Ainsley Harriott SoupSearch

Squash & Chickpea Stew Recipe

2tbsp olive oil
1/2 butternut squash
1 large sweet potato
1 small onion
2 cloves garlic
1 tin chickpeas
100ml vegetable stock
2tbsp tomato puree
½ cup dried apricot pieces
2tsp sumac
1tsp ground cumin
2tbsp sesame seeds
1tbsp fresh thyme
2tbsp fresh mint

  1. Chop the squash and sweet potato into 1cm cubes. Finely chop the onion, and quarter the apricots.
  2. Heat the oil in a deep pan and fry the butternut squash for 5 minutes until soft.
  3. Add the onion, garlic, sesame seeds, and sweet potato, and fry for a further 2-3 minutes.
  4. Add all the remaining ingredients to the pan, and simmer for 10 minutes until the stock has mostly evaporated.
  5. Garnish with an extra sprinkle of sesame seeds and a sprig of mint.


Ainsley Harriott SoupSearch


Sunday, 16 September 2012

Freezing Ahead for Easy Mealtimes



My mother-in-law recently gave us her old freezer, and I've been trying to get more organised by cooking double portions (or more) and freezing the excess for low-effort meals at a later date. I started to make a list of freezer-friendly recipes, and thought I'd share it in case others find it helpful. I'll be adding to this list as I work out the best way to freeze and defrost different dishes.

I've also gradually started to add freezing information to my old recipe posts, and you'll be seeing these info boxes more often in future.

Freezer Instructions
Where you see this symbol on a recipe, you can freeze the dish to serve another day. I'll give you instructions on the best place to "pause" the recipe, and how to defrost or cook from frozen.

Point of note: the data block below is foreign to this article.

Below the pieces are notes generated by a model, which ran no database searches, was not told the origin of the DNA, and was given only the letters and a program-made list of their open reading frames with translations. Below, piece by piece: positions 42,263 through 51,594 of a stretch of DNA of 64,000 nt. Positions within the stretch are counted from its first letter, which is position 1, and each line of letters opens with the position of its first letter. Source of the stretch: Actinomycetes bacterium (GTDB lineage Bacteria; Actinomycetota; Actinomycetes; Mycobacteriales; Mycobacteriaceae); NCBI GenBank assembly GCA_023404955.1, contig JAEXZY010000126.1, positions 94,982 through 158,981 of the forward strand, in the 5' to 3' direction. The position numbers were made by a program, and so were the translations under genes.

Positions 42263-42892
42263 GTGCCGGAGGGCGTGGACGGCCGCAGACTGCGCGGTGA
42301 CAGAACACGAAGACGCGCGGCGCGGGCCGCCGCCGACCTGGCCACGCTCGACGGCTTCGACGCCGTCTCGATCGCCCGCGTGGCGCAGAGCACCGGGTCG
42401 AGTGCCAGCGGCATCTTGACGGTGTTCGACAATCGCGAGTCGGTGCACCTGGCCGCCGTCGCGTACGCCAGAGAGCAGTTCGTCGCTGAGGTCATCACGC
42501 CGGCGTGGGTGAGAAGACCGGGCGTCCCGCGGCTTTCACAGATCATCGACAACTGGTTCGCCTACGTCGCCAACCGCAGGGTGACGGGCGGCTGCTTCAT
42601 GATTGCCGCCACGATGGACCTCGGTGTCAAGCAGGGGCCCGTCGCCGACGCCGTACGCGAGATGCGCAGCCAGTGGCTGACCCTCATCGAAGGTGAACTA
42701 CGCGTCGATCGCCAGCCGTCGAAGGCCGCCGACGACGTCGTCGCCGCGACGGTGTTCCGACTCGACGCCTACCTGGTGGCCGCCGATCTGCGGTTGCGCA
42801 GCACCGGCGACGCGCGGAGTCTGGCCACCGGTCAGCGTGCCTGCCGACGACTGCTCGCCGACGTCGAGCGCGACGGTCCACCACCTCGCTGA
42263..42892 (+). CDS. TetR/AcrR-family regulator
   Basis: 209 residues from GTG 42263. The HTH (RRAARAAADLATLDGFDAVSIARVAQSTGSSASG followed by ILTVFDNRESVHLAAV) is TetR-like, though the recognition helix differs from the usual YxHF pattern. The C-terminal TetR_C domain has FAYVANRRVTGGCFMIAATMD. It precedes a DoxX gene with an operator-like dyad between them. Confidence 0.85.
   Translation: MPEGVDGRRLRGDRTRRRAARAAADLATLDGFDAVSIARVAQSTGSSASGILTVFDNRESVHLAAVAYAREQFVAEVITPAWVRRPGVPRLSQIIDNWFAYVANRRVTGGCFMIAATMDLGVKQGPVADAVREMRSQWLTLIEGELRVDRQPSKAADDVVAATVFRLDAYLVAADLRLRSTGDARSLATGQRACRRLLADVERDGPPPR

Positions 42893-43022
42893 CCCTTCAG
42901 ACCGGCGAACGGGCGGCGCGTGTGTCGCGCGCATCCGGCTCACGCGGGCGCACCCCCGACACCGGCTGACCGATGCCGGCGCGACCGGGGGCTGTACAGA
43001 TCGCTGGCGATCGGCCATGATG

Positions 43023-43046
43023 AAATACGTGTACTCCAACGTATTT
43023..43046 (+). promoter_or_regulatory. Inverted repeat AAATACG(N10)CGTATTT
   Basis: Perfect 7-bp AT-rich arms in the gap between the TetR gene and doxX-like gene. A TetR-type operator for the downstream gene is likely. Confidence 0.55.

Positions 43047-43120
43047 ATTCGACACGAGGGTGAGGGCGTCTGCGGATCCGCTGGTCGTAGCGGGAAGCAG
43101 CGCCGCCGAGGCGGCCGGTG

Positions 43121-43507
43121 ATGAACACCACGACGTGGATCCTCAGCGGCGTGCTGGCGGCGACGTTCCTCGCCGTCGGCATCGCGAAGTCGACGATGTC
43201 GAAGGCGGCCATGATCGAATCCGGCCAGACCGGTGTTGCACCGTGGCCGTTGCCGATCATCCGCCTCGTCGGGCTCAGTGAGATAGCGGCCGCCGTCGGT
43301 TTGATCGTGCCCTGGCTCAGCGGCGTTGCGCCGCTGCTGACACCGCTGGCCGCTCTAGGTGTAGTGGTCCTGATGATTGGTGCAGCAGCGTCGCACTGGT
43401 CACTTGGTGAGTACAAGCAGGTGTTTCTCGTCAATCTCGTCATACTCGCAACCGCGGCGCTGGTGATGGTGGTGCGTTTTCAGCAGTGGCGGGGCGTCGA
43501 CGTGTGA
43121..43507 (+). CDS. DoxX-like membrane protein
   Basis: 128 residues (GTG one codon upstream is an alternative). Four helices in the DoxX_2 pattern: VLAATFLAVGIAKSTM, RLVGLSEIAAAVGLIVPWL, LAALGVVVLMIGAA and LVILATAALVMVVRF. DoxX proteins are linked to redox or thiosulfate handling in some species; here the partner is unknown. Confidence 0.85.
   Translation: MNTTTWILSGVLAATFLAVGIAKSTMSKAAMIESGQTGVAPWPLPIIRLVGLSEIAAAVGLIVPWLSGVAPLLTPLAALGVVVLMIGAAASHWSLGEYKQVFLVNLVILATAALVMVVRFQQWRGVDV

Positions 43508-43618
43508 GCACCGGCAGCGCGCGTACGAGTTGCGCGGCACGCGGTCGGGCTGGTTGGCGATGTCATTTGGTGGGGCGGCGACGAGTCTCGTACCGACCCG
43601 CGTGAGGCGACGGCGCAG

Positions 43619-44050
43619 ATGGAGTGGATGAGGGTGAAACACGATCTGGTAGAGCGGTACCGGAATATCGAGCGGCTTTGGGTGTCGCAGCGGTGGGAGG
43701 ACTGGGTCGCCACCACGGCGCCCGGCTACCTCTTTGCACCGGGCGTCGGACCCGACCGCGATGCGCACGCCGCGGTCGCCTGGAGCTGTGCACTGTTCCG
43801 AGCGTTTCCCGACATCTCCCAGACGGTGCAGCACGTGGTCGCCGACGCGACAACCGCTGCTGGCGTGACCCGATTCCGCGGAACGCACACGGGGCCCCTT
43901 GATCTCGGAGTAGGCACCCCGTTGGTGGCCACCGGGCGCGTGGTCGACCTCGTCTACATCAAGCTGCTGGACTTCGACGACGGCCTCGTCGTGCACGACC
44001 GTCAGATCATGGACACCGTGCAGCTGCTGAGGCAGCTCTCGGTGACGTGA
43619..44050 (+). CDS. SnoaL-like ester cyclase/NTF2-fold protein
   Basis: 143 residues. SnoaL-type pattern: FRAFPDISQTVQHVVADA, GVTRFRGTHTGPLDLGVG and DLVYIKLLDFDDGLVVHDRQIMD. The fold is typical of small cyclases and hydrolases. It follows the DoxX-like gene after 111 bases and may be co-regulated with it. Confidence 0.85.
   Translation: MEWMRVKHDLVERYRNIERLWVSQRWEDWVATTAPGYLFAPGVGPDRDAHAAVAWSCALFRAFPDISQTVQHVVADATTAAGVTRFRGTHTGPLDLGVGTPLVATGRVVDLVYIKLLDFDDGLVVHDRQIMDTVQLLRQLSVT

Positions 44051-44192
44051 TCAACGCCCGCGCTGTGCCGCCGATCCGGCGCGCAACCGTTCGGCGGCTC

Savoury
Sweet


Friday, 14 September 2012

The Ritter Sport Cafe, Berlin



Berlin

Having finally got past the idea that any product with "sport" in the name isn't designed with me in mind, I'm currently a little bit addicted to Ritter Sport chocolate, especially the dark chocolate varieties. So when I found out that they have a cafe and chocolate shop in Berlin, I had to drop by.

I certainly wasn't the only one with that idea, because the place was heaving. The shop downstairs is a chocolate-lover's paradise, with wall to wall, floor to ceiling shelves of chocolate bars. There's even a cool sculpture inspired by the distinctive Ritter packaging. At the entrance, there's a busy chocolate counter where you can buy drinks and have your own custom flavour of chocolate bar mixed up. (I would surely have done this if the queue hadn't been so far out of the door.)

BerlinBerlin

The cafe upstairs was, thankfully, a bit less manic. I sat by the window with the idea of watching the world go by - but it turned out to be far more fun to watch the multicoloured world of the Ritter cafe than the grey Berlin street below.

Everything on offer was inspired by a specific Ritter bar, from cakes and desserts to flavours of hot chocolate. I ordered a rum-raisin-hazelnut muffin, and the "special" hot chocolate with added espresso and cinnamon.

I opted for the marzipan hot chocolate as that's one of my very favourite bars, and I couldn't quite imagine how it would work as a drink. The short answer is that it doesn't. While the idea sounds good, the drink doesn't really take on the almond taste, but you do end up with a mouthful of gritty marzipan bits in the bottom of the mug. Not really a sensation I'd like to repeat.

The muffin was much better: a light texture, packed with rum-soaked raisins, roasted hazelnuts, and just a drizzle of milk chocolate on top.

Overall, it was a lovely funky environment, which made for a nice spot to rest my weary legs - but it wasn't the exciting culinary experience I was hoping for. If I went back, it would be for the atmosphere more than the food and drink.

Berlin

Berlin


Wednesday, 12 September 2012

Movenpick Hotel, Berlin



Berlin

Not that I'd ever choose a hotel because a brand makes nice ice cream, or anything, but when the name Movenpick popped up on the list of reasonably priced Berlin hotels, it certainly caught my attention. Turns out to be a different company to the ice cream, so my half-hopes of an ice cream bar in the lobby (or an ice cream minibar in my room!) were dashed. Nevertheless, it was cheap for a city centre place, and only a stone's throw from the S-Bahn station, which made it a very convenient base.